Much to the contrary, the recent works of Arturo Escobar, Walter Mignolo, Enrique Dussel, David A. Brading, and Ricardo Padron demonstrate that the encounter of 1492 and the territorial occupation that followed played a central role in the development of Western culture in general, allowing me to extrapolate that to the architectural discipline in particular.14 


A quick summary of the rise of architecture as a discipline in the late fifteenth and early sixteenth century takes us from Filippo Brunelleschi’s Ospedale degli Innocenti (1419-1445) to Leon Battista Alberti’s De Re Aedificatoria (printed in 1485) to Donato Bramante’s plans for the Tempietto (1502) and Saint Peter in Rome (1506), to Michelangelo’s dome at Saint Peter’s (1546) to Andrea Palladio (1550-80). All scholarship credits this moment as the point of rupture between architecture and construction, between practical knowledge and abstract design. Banister Fletchers’ book from 1896 already discussed the idea of late Renaissance as a break from tradition, a concept that dominated every interpretation since.15 Lefraive and Tzonis discuss this moment as “a daringly innovative, systematic, and coherent set of practices and ideas which continue to shape architectural practices today.” 16 In the words of Joseph Rykwert introducing his translation of Alberti’s De Re Aedificatoria, “the essential difference between Alberti and Vitruvius is therefore that the ancient writer tells you how the buildings that you may admire as you read him were built, while Alberti is prescribing how the buildings of the future are to be built.” 17 This difference is crucial for my argument that the Americas had a significant impact on the history of Western architecture as early as the sixteenth century. It was here that a whole “new world” was built as prescribed by Alberti, Andrea Palladio, and Sebastiano Serlio, sometimes before their European counterparts, and often at a much larger scale. 


Only seven years separate the publication of De Re Aedificatoria and the arrival of Christopher Columbus in the Caribbean. The impact of such events was tremendous, albeit minimized by a Eurocentric narrative that insists on locating the encounter as a consequence of European modernization. To accept that the Renaissance had many parallel developments is crucial for overcoming the diffusionist Myth of the European Miracle, as Blaut defined in the second chapter of his book on The Colonizer’s Model of the World.18 Let us consider for a moment that perhaps the encounter was a cause and not a consequence of European modernization.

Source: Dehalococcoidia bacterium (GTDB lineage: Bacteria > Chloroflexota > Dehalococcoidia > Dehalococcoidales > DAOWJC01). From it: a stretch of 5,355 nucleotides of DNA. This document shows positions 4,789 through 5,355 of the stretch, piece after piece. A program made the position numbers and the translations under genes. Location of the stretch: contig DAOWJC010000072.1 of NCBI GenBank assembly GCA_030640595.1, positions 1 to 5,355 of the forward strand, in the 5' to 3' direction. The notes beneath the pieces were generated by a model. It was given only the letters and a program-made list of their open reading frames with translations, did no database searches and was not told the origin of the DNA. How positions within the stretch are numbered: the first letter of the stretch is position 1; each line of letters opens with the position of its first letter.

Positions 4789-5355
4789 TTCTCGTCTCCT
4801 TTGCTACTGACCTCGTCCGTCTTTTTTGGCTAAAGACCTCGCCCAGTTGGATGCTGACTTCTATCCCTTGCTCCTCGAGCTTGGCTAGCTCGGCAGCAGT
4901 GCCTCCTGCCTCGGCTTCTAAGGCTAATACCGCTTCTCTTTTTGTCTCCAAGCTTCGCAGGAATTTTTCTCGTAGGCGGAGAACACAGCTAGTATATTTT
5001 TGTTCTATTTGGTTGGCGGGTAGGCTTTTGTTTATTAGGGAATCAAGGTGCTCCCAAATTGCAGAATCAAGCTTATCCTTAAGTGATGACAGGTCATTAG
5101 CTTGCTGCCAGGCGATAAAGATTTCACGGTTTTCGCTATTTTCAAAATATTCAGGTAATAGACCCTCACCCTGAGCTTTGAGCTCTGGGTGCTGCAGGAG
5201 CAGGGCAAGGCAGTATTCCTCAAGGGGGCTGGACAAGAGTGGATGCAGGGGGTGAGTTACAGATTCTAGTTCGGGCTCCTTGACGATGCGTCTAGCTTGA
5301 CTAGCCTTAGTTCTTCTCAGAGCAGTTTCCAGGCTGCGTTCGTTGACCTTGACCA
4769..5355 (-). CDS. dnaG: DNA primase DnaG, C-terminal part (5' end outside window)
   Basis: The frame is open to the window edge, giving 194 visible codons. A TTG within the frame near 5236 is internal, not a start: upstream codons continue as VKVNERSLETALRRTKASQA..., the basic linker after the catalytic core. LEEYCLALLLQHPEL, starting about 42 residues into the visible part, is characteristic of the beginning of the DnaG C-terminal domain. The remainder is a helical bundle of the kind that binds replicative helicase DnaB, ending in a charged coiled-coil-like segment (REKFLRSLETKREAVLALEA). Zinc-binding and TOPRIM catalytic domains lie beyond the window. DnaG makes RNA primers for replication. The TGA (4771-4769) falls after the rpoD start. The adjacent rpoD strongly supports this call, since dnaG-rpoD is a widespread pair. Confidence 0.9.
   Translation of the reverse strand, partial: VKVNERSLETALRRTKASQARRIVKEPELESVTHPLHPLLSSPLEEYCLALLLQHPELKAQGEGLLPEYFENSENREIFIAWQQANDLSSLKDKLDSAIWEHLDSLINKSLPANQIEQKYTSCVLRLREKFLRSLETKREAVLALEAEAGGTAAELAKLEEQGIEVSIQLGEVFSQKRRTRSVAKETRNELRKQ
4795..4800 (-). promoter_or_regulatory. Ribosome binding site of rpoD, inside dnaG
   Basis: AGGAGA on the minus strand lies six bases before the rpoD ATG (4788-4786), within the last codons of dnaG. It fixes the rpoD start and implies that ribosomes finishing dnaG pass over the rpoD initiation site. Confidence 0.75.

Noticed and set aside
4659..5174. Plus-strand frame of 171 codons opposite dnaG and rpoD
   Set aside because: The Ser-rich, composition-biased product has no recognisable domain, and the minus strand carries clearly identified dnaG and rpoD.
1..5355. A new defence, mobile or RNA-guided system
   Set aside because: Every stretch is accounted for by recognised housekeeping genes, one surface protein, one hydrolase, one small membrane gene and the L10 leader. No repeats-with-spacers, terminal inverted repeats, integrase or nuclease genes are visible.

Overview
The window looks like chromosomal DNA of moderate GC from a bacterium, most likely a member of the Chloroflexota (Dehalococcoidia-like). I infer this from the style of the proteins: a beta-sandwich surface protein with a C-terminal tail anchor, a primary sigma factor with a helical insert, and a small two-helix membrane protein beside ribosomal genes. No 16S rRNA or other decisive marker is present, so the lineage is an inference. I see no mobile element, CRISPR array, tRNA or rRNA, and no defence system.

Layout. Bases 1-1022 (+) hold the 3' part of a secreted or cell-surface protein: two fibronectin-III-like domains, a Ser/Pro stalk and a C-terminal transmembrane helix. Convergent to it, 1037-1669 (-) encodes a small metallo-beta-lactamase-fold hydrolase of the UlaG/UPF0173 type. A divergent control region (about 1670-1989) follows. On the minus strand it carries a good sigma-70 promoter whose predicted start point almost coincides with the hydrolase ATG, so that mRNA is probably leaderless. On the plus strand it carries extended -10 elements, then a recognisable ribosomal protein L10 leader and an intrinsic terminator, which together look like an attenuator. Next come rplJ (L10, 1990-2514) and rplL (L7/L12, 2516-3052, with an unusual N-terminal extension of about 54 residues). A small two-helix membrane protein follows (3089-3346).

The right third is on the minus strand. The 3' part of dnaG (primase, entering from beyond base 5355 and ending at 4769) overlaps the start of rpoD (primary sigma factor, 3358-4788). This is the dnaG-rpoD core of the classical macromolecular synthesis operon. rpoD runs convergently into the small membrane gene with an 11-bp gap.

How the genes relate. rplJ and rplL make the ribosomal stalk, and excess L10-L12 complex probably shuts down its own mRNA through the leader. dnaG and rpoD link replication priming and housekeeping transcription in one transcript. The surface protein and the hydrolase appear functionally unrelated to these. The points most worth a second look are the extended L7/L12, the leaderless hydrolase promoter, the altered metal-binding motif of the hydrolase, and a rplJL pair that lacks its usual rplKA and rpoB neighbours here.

In 1958 Edmundo O’Gorman published La invención de América: Investigación acerca de la estructura histórica del Nuevo Mundo y del sentido de su devenir.19 In this book, O’Gorman uses cartographic information to demonstrate that it was the encounter with the Americas that triggered a revolution in Europe and not the other way around. The bulk of O’Gorman’s argument is that America was invented as an otherness that allowed Europe to place itself as a center. The world for Europeans in the fifteenth century was formed of three landmasses – Europe, Africa, Asia – surrounded by the Mare Oceanum. Analyzing the medieval idea of orbis terrarum (earth island) in opposition to orbis alterius (other possible islands inhabited by unkown creatures), O’Gorman argues that the possibility of other inhabitable lands was deemed unacceptable by Christianity for it implied that the Bible was wrong on several accounts. He reminds us that for about a decade after 1492, the European nobility and their scholars thought that Columbus had arrived in islands of the Far East, Chipango (Japan), or China. Only after Columbus’ fourth voyage (1502-1504) and Amerigo Vespucci’s voyage of 1501-02, was it established that they had reached not Asia but another landmass of which they had no previous knowledge. 


The shock of such understanding triggered a whole epistemological revolution in Europe. It is as if we wake up tomorrow with news that NASA, ESA, or CNSA found life on another planet. We would be forced to rethink everything we believe about ourselves. Such was the impact of the encounter with the Americas in the European consciousness of the early sixteenth century. Simply put, if the Bible contained no mention of this other landmass, perhaps the Bible should not be taken literally. It is not hard to imagine the impact of this paradigmatic shift in the works of Erasmus, Descartes, and Martin Luther. In the words of O’Gorman: 


from the moment that the orbis terrarum was conceived as embracing the whole globe, both land and sea, and no longer circumscribed only to the Island of the Earth, man opened for himself the road to the conquer of the universe. The universe no longer appears to him as a strange, alien, and forbidden reality belonging to God and made for His sake, but a vast inexhaustible quarry of cosmic matter out of which man may carve out his world, depending not on divine permission, but solely on his own initiative, daring, and technical ability.20